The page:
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tendonitis-treatment

3 Tendinopathy and Tendinitis Facts You Should Know

Tendons are the structures that attach muscle to bone throughout the body. Tendinopathy develops when a tendon becomes irritated, inflamed, torn or damaged. Tendinopathy is a very common condition, but many people underestimate the impact it can have on their lives. It is more commonly known as Tendonitis, however recent medical advances have revealed only initially is there inflammation of the tendon. Here are 3 facts you should know about Tendinopathy:

1. Tendinopathy can happen to anybody.

Although most common in more active individuals, anyone who uses repetitive movements or holds awkward positions at work or during the day can develop tendinopathy, especially those who may not be performing the repetitive action properly or with the optimal support. For instance, daily improper overhead lifting may cause rotator cuff injury that can lead to tendinopathy. Other common areas for tendinopathy include the elbow, foot/heel and knee. Swimmer’s shoulder and golfer’s or tennis elbow, Achilles tendinopathy are all different types of injury occurring at different sites.

2. Sometimes disease can cause tendinopathy.

Patients with diabetes or rheumatoid arthritis are more prone to tendinopathy and can develop more aggressive inflammation and possible damage to the tendon. According to recent research, patients with diabetes are three times more likely to develop tendon pain. Doctors however are still unclear about the underlying mechanisms.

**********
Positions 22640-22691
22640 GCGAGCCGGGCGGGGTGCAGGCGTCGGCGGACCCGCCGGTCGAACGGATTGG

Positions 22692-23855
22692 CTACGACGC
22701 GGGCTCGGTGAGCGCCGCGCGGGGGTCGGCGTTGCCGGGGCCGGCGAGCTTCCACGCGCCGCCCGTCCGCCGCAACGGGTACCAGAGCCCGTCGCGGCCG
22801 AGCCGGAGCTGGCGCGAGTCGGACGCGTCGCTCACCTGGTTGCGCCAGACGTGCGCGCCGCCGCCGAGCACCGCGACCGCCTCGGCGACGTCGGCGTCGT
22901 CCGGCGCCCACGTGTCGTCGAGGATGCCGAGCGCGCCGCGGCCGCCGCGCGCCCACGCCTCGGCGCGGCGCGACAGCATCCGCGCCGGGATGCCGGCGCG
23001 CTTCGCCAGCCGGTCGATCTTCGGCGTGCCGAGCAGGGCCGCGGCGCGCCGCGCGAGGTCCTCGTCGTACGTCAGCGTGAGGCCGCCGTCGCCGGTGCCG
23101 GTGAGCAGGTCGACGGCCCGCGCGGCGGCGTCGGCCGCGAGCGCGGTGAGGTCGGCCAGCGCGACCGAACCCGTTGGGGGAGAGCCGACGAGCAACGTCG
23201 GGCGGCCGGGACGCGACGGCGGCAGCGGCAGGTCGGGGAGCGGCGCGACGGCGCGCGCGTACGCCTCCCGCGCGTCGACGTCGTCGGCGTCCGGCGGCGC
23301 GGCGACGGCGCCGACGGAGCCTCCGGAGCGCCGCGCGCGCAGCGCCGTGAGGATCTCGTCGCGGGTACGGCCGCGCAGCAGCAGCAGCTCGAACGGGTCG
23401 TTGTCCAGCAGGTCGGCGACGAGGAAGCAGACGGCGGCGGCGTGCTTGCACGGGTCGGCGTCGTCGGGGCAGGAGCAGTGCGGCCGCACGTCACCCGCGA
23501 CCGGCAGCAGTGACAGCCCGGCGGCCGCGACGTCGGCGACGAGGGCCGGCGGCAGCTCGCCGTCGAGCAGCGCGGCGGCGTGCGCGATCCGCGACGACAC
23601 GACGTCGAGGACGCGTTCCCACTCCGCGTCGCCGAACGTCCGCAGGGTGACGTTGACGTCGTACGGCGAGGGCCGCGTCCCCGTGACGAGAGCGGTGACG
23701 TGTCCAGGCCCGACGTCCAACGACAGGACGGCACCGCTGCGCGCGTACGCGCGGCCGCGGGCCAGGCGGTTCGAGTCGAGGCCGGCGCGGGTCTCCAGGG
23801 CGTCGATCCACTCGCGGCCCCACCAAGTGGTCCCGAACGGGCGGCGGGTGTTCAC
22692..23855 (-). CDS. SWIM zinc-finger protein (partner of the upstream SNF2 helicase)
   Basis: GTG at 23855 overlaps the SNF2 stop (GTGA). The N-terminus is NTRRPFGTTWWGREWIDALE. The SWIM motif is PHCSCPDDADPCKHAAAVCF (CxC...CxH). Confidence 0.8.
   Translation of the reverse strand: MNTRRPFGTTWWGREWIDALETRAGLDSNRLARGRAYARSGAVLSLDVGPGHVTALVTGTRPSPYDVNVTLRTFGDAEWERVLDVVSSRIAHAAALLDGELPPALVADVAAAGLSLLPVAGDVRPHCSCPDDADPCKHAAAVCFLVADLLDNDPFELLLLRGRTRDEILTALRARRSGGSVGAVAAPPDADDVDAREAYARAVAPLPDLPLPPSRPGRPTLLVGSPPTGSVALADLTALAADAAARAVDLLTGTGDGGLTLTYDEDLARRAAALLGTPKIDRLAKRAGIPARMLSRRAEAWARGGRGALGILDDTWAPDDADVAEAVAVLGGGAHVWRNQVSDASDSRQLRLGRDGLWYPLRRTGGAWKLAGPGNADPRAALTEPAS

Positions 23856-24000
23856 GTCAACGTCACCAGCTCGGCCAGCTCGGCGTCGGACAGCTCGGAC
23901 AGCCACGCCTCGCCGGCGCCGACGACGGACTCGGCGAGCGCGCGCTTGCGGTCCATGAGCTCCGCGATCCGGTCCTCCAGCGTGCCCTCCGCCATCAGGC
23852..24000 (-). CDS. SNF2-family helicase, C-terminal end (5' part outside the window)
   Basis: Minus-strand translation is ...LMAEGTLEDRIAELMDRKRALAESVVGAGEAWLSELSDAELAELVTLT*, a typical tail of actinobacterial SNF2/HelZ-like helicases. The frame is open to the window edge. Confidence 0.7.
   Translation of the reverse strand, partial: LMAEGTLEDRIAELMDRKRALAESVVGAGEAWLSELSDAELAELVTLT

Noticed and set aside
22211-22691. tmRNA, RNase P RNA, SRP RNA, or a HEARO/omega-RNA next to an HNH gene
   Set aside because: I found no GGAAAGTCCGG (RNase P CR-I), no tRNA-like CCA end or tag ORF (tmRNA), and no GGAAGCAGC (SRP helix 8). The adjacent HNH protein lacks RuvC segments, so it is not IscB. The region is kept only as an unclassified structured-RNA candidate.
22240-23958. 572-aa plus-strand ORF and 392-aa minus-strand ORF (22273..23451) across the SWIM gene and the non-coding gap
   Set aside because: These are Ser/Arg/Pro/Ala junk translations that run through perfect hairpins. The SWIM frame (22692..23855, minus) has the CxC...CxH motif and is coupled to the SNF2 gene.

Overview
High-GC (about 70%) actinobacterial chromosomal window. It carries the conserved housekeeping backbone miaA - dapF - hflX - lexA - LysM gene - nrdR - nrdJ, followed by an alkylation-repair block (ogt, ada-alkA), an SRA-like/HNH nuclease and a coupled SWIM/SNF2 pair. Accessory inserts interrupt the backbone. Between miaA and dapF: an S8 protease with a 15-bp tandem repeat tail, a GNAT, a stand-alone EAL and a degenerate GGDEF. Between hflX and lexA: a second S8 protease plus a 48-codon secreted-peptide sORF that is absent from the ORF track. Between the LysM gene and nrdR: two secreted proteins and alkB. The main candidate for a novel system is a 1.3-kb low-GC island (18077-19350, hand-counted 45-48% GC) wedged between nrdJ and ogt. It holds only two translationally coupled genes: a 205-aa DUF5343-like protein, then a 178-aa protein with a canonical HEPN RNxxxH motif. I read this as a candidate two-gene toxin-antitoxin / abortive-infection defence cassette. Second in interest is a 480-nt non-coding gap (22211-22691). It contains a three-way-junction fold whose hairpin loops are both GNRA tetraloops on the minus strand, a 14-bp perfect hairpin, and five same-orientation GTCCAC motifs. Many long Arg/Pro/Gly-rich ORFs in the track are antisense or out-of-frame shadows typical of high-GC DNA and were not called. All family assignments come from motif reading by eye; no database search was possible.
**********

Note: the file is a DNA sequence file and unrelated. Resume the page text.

3. Early treatment is paramount.

If a tendon becomes painful, treatment should be sought immediately with an orthopedic specialist. Treatments include physical therapy to build strength in the injured area as well as injections if symptoms are more severe.

If treatment is not started earlier enough a tendon may tear or rupture, causing a snap or pop and resulting in severe pain. This can also occur suddenly due to an injury. This is a more serious injury that requires surgery to repair the tendon.

Often times, patients with tendinopathy, also have tenosynovitis, especially patients who have rheumatoid arthritis. The sheath called the synovium produces a small amount of oily fluid to prevent friction when the tendon pulls on the bone. Tenosynovitis is the inflammation of the sheath or covering of the tendon which causes pain and loss of mobility in the tendon. Treatment for both tenosynovitis and tendinopathy are very similar.


At The Orthopaedic & Sports Medicine (OSM) Center we utilize the collective skills of our exceptional providers to deliver the most complete musculoskeletal care available. From your first appointment, you are cared for by a team specifically built based on the best treatment for your condition. If surgery is necessary, you will be paired with an OSM surgeon who has the expertise and experience in your specific condition. Our surgeons use the latest minimally invasive techniques where appropriate to ensure fast recovery.  Contact us today to schedule a consult.